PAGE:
Stress

Many hormones are involved in calcium homeostasis and one of the important ones is a gluco-corticoid produced in the adrenal glands as a response to stress. Therefore, chronic stress can be linked to osteoporosis and patients that are taking prednisone or other corticosteroids may also be at risk for osteoporosis.

Heavy Metal Exposure

One of the important causes of loss of bone mineral density leading to osteoporosis, is Heavy Metal exposure. In particular, metals such as lead, cadmium and arsenic can disrupt bone metabolism, and have a very long half life. This is of particular concern to Baby Boomers. If you are a Baby Boomer you may want to know not only if you have osteopenia or osteoporosis, but how high is your burden of Heavy Metals? A tenet of functional medicine is to test for underlying factors (e.g. Heavy Metals) which affect health status.

The good news is that we can prevent and reverse osteoporosis and not necessarily with potentially dangerous medication. A functional medicine individualized plan is required for each person, using all of the above-mentioned nutrients, lifestyle suggestions and electromagnetic frequencies such as PEMF or Ondamed (specific frequencies have been shown to increase bone density) as an adjunctive treatment for improvement of bone density and/or reversal of osteoporosis.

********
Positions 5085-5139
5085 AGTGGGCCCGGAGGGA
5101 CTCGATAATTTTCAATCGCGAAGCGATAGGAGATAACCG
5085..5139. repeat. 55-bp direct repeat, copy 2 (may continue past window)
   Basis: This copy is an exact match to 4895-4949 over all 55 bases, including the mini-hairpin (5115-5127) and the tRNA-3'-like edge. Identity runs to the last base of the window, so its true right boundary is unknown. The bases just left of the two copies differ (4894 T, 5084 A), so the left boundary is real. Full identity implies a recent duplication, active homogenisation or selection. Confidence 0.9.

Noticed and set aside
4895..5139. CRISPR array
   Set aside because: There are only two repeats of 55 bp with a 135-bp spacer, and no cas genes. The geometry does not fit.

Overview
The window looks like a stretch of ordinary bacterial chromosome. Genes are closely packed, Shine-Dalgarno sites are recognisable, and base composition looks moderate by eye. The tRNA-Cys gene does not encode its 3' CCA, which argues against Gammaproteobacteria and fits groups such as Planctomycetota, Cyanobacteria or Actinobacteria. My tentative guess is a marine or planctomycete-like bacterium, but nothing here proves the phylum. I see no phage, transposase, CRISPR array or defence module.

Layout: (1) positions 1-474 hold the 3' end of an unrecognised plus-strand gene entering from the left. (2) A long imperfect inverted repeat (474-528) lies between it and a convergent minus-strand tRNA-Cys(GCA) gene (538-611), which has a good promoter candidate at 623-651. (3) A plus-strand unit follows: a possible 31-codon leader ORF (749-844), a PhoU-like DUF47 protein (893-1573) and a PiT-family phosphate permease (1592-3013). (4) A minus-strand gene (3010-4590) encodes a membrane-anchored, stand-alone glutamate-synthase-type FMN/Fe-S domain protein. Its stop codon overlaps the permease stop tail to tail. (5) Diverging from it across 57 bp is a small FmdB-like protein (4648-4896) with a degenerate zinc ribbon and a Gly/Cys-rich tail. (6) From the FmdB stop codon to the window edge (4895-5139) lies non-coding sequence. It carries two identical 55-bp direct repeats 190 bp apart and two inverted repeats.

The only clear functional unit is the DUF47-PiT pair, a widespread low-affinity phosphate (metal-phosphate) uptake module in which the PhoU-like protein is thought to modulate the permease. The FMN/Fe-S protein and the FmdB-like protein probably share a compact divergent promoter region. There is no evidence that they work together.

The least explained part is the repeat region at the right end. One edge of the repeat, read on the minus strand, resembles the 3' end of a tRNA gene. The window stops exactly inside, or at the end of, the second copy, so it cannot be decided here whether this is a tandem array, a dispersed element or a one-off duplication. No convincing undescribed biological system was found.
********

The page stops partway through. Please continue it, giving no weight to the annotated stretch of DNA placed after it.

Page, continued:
After examining the facts, the message is clear: not only do we have to make sure that our bone density is normal, but we must guard ourselves and our children against lifestyle habits that may result in losing bone mass. Better yet, we can take charge of our own health and guide our loved ones towards healthier habits for the long haul.

Enjoy life.

1 International Journal Cardiology, 2013 June 20, 166(2) 385-393.

 

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 Margarita Kullick MD is a functional and anti-aging medical physician who is board certified in Internal Medicine. Her areas of interest include holistic primary care, chronic disease management and prevention (diabetes, kidney disease, chronic fatigue, osteoporosis), heavy metal detoxification, hormone replacement therapy, depression/anxiety, brain health and memory loss, and testing of the markers of aging. Dr. Kullick is bilingual in English and Spanish and has contributed as a medical writer for a Hispanic community publication.

1 (Int. J Cardiol, 2013 June 20, 166(2) 385-393.)

Topics: functional medicine, osteoporosis